Here is that code:

[delphi]
procedure SomeProcedure;
// First you need to load the module.
LoadConfigManagerApi;
// Then call a translation of the MS routine
ScanForHardwareChanges;
end;

// Here’s the translation of the ScanForHardwareChanges
function ScanForHardwareChanges: boolean;
var
dev: DEVINST;
status: CONFIGRET;
begin

status := CM_Locate_DevNode(dev, ”, CM_LOCATE_DEVNODE_NORMAL);

if (status <> CR_SUCCESS) then
begin
result := FALSE;
exit;
end;

status := CM_Reenumerate_DevNode(dev, 0);

if (status <> CR_SUCCESS) then
begin
result := FALSE;
exit;
end;
Result := TRUE;
end;
[/delphi]

That routine was picked up on a Russian site (link) and modified to be independent of the JEDI files. However, both of these routines include way more information than is needed.

The process is really simple.
1. Load the DLL
2. Get the location of the two methods you need.
3. Call them (using the appropriate constants
4. Unload everything.

I’ve written my own Delphi routine that does all that and has no extra baggage dragged (drug?) along for the ride..

My all-in-one solution:
[delphi]
{******************************************************************************
ScanForHardwareChanges
by Brian Layman at TheCodeCave.com
******************************************************************************}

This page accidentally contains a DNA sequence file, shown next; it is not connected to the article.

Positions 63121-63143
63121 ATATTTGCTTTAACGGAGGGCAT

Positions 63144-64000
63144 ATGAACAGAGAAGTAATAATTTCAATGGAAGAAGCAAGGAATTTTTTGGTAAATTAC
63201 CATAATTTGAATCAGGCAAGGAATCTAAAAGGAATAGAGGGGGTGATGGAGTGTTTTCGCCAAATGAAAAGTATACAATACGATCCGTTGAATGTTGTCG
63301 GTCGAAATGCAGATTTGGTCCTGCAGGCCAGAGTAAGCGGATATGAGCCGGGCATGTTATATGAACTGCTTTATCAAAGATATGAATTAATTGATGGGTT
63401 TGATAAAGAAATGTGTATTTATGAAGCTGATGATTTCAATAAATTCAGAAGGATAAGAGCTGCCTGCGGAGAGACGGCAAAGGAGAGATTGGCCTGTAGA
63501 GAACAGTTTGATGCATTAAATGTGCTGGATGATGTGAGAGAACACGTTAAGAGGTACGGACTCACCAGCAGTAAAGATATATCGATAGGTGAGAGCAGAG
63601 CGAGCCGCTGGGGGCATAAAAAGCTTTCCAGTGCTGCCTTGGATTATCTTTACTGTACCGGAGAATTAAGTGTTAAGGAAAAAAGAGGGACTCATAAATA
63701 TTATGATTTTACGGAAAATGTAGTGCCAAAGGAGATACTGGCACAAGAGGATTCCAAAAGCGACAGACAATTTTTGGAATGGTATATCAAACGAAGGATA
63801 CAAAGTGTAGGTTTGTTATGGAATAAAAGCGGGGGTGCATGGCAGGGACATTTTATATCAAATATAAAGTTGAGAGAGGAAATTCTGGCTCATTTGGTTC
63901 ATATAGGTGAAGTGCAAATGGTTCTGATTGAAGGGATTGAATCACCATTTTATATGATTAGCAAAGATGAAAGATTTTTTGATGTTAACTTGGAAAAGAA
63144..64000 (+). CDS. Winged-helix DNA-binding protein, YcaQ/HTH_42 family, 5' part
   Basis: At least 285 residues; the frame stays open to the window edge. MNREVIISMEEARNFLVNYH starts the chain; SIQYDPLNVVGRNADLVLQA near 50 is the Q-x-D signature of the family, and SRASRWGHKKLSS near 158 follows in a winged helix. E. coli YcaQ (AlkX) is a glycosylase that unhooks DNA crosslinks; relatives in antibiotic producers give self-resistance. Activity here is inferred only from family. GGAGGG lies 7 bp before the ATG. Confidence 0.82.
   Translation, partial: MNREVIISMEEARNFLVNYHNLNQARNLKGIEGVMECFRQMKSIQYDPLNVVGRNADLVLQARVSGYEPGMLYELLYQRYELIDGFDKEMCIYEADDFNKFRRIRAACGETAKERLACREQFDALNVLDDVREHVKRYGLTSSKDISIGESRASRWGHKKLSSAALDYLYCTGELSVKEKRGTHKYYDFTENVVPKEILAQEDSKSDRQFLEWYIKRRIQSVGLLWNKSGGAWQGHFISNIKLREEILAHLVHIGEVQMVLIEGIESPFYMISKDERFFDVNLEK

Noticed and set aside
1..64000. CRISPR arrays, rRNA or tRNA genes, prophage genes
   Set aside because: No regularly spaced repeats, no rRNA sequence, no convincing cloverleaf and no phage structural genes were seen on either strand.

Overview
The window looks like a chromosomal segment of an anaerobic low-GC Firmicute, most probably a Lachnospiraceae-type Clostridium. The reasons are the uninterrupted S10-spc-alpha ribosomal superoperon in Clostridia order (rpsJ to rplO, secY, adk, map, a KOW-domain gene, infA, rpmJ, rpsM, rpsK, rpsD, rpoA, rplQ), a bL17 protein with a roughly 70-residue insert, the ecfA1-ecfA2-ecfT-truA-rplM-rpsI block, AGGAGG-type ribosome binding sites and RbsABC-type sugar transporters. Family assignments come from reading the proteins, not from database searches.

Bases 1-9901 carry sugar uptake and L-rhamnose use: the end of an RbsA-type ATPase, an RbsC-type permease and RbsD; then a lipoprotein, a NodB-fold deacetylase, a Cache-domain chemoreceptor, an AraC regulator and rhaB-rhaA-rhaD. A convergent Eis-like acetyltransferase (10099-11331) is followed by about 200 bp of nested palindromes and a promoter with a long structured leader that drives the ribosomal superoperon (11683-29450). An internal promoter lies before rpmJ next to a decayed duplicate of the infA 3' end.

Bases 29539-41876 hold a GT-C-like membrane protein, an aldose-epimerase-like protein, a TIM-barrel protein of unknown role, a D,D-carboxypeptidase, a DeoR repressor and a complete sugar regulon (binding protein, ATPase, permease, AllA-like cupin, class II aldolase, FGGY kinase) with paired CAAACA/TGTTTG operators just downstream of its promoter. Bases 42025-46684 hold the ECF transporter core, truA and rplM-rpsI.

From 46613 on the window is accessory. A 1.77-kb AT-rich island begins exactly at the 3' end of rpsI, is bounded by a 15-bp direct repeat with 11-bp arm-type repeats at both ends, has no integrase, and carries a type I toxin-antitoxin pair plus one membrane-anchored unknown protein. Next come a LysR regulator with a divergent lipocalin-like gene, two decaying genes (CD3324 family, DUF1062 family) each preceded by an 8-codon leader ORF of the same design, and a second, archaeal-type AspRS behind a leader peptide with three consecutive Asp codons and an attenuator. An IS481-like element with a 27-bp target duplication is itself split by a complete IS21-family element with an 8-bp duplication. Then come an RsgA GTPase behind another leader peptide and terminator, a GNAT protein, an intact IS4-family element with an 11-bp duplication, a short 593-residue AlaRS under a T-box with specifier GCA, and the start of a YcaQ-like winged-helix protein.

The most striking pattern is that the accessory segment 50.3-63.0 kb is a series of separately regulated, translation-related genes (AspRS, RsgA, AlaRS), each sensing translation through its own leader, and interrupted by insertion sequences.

function ScanForHardwareChanges: Boolean;
const
CFGMGR32_DLL = ‘cfgmgr32.dll’;
CM_LOCATE_DEVNODE_NAME = ‘CM_Locate_DevNodeA’;
CM_REENUMERATE_DEVNODE_NAME = ‘CM_Reenumerate_DevNode’;
CM_LOCATE_DEVNODE_NORMAL = $00000000;
CR_SUCCESS = $00000000;
var
DeviceNode: DWord;
HCfgMgr: THandle;
CM_Locate_DevNode: function(var dnDevInst: DWord; pDeviceID: PAnsiChar;
ulFlags: ULONG): DWord; stdcall;
CM_Reenumerate_DevNode: function(dnDevInst: DWord; ulFlags: ULong): DWord; stdcall;
begin // ScanForHardwareChanges
Result := FALSE;
HCfgMgr := LoadLibrary(CFGMGR32_DLL);
if (HCfgMgr < 32) then MessageDlg('Error: could not find Configuration Manager DLL', mtError, [mbOk], 0) else begin try CM_Locate_DevNode := GetProcAddress(HCfgMgr, CM_LOCATE_DEVNODE_NAME); CM_Reenumerate_DevNode := GetProcAddress(HCfgMgr, CM_REENUMERATE_DEVNODE_NAME); if (CM_Locate_DevNode(DeviceNode, NIL, CM_LOCATE_DEVNODE_NORMAL) = CR_SUCCESS) then Result := (CM_Reenumerate_DevNode(DeviceNode, 0) = CR_SUCCESS); finally // wrap up FreeLibrary(HCfgMgr); end; // try/finally end; end; // ScanForHardwareChanges [/delphi] As a bonus, here it is combined into a project that scans for new hardware and then reboots the computer.